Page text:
Ofsted is not doing enough to provide the level of assurance that schools and parents need, according to the PAC
A Public Accounts Committee (PAC) report has warned that one-day Ofsted inspections risk failing to recognise when a school is below acceptable standards.
A school graded as ‘good’ normally leads Ofsted to perform its next inspection – typically four years later – over just one day, rather than the usual two.
Around two thirds of schools in England have been rated ‘good’, meaning that the vast majority of inspections are shorter than they, perhaps, should be.
Meg Hillier, chair of the PAC, said of this news:
“If the level of inspection continues to be eroded there is a risk that Ofsted will come to be perceived by parents, parliament and taxpayers as not relevant or worse, simply a fig leaf for government failures on school standards. Should this happen, its credibility will evaporate.”
The PAC found that Ofsted has failed to meet targets for how often schools should be inspected, with the report stating that its performance shows ‘clear shortcomings’.
Ofsted has also proven itself unable to employ enough school inspectors, failing its inspection programme.
The PAC went on to state that it is disappointed that Ofsted’s chief inspector, Amanda Spielman, has historically been reluctant to comment on wider school system issues.
Spielman said: “As with all of the public sector, we have had to do more with less.
“However, I remain confident that our inspections provide parents, schools and the government with the assurance they need about school standards and that we do so in a way that compares very favourably in terms of quality and value for money with school inspection regimes internationally.”
The unions speak up
Kevin Courtney, joint general secretary of the National Education Union, said of the report:
“The PAC report highlights some significant concerns about Ofsted – that it doesn’t listen sufficiently to parents’ views about their school, that it has failed to provide accurate information to Parliament and that the chief inspector (HMCI) has failed to speak truth to power.
The report also rightly criticises the Department for Education for failing to address the confusion and duplication of roles of Ofsted and the Regional Schools Commissioners in respect of school improvement. This wastes taxpayers’ money and means schools in need of support may fall through the gap.
“However on the key issues the PAC report fails to grasp the nettle. What we need is a root and branch reform of school inspection. We need to empower teachers and school leaders to identify areas of strength and weakness in their school. All local schools should work collaboratively, not in competition, through peer review to ensure our school system as a whole continues to provide the highest quality education possible for all children and young people.
“The National Education Union believes the current school inspection system is not fit for purpose. There is an inconsistent approach to the use of data and the approach taken by inspectors, and serious concerns about the quality of inspectors. The absence of respectful professional dialogue between inspectors and teachers is harmful. An effective school evaluation system should enable schools to ‘know themselves’ honestly in order to support their development and effectiveness. The current system de-skills teachers and disempowers school leaders.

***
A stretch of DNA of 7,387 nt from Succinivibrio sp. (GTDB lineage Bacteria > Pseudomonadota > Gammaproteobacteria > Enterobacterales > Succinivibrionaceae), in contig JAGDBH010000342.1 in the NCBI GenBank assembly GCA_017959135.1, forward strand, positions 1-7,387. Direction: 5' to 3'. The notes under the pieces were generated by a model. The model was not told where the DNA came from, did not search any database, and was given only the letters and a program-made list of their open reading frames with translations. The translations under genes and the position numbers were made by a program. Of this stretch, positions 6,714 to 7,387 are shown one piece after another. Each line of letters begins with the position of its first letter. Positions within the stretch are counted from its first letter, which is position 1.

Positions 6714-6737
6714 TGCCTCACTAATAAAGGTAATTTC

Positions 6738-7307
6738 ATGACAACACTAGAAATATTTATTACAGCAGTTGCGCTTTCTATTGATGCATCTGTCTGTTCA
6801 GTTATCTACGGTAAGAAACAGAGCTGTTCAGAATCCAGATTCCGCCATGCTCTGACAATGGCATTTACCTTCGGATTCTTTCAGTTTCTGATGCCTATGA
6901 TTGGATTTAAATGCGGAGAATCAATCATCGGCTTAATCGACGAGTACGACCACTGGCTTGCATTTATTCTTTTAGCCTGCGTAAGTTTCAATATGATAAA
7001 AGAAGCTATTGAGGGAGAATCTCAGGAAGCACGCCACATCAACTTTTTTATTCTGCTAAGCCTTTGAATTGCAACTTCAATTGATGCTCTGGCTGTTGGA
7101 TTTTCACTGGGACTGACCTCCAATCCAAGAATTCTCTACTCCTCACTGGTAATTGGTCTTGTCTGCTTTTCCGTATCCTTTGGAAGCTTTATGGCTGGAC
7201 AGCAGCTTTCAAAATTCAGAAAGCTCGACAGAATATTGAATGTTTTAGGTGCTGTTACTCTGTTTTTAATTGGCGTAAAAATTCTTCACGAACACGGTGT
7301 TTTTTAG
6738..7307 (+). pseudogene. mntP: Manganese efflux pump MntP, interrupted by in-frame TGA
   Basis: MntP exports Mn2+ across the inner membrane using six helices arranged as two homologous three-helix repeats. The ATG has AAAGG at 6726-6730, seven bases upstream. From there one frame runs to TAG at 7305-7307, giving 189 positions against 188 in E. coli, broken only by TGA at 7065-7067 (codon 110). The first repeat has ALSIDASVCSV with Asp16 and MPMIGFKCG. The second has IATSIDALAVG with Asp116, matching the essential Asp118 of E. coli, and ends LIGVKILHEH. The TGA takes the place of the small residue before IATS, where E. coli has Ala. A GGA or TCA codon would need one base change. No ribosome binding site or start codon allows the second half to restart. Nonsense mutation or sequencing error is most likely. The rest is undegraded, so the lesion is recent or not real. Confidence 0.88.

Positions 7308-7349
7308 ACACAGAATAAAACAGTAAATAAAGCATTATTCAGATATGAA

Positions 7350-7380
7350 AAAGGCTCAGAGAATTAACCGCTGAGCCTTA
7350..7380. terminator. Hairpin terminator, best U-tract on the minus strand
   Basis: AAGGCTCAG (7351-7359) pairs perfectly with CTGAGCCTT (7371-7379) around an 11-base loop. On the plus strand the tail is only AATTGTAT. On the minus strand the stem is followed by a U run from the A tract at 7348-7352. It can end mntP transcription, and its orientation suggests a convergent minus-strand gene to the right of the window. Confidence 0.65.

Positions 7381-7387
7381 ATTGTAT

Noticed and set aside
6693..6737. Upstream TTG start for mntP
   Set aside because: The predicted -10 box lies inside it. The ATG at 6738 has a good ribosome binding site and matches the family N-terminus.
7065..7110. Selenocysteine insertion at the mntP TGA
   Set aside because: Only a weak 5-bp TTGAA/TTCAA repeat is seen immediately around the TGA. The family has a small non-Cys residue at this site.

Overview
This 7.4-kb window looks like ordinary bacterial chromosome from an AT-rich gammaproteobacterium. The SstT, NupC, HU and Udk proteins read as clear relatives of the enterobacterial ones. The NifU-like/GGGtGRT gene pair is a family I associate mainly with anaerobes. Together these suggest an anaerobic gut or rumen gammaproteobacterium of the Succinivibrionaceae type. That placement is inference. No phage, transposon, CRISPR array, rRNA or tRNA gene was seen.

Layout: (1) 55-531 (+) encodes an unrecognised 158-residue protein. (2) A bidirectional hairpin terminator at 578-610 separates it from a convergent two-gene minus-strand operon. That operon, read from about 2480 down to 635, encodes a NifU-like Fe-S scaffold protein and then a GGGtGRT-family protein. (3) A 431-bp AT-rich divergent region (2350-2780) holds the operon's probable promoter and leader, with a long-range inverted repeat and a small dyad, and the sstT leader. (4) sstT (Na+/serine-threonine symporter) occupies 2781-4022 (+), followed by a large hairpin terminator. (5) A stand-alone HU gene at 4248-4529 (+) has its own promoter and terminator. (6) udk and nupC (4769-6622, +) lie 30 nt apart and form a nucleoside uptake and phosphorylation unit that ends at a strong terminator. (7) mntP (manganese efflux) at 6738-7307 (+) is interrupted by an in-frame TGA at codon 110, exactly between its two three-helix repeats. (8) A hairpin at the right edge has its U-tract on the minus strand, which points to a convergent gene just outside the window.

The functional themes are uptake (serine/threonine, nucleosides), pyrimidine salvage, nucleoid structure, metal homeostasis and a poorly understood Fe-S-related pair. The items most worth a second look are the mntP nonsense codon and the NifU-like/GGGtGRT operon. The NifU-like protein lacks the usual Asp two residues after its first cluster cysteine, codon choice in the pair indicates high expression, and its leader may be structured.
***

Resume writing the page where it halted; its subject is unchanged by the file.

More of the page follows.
“It is time for a complete overhaul. Ofsted must be abolished and replaced with a system of school self-review and peer evaluation, with quality assurance by local inspectors (HMIs) and an HMCI that is unafraid to speak truth to power”.
Geoff Barton, General Secretary of the Association of School and College Leaders, also had a say:
“There is clearly room for improvement in the school inspection system, and we are working constructively with Ofsted over how this can be achieved. However, it is important that the public understands that there is no lack of scrutiny of schools and that, if anything, they are creaking under the strain of excessive scrutiny from multiple directions. This includes not only Ofsted, but the Department for Education’s labyrinthine system of performance measures, as well as governing bodies, trust boards and regional schools commissioners.
“Our main concern about the accountability system is the severe consequences which flow from adverse Ofsted judgements or performance tables. Careers are wrecked in an instant and schools are stigmatised, making it harder for them to improve. We are losing far too many experienced leaders as a result of these pressures, and other potential leaders are wary of stepping up because of the risks associated with being in the firing line. It is the harshness of the system which most needs to be reviewed.
“We note the PAC’s recommendation for a review of the current approach whereby schools rated as good are given lighter-touch short inspections, but we fail to see how matters would be improved by returning to full inspections for these schools, given that Ofsted already has the power to convert to a full inspection if there is anything amiss. We note also the recommendation for more feedback from parents about schools, and while we welcome parental engagement, it is important that inspectors make decisions on the basis of evidence, and that inspections do not become trial by online comment. We agree with the PAC’s recommendation to re-examine the rationale for exempting outstanding schools from routine re-inspection, because parents are entitled to expect the validation of an independent inspection, but we would make the point, once again, that the performance of these schools is continually scrutinised in other ways.”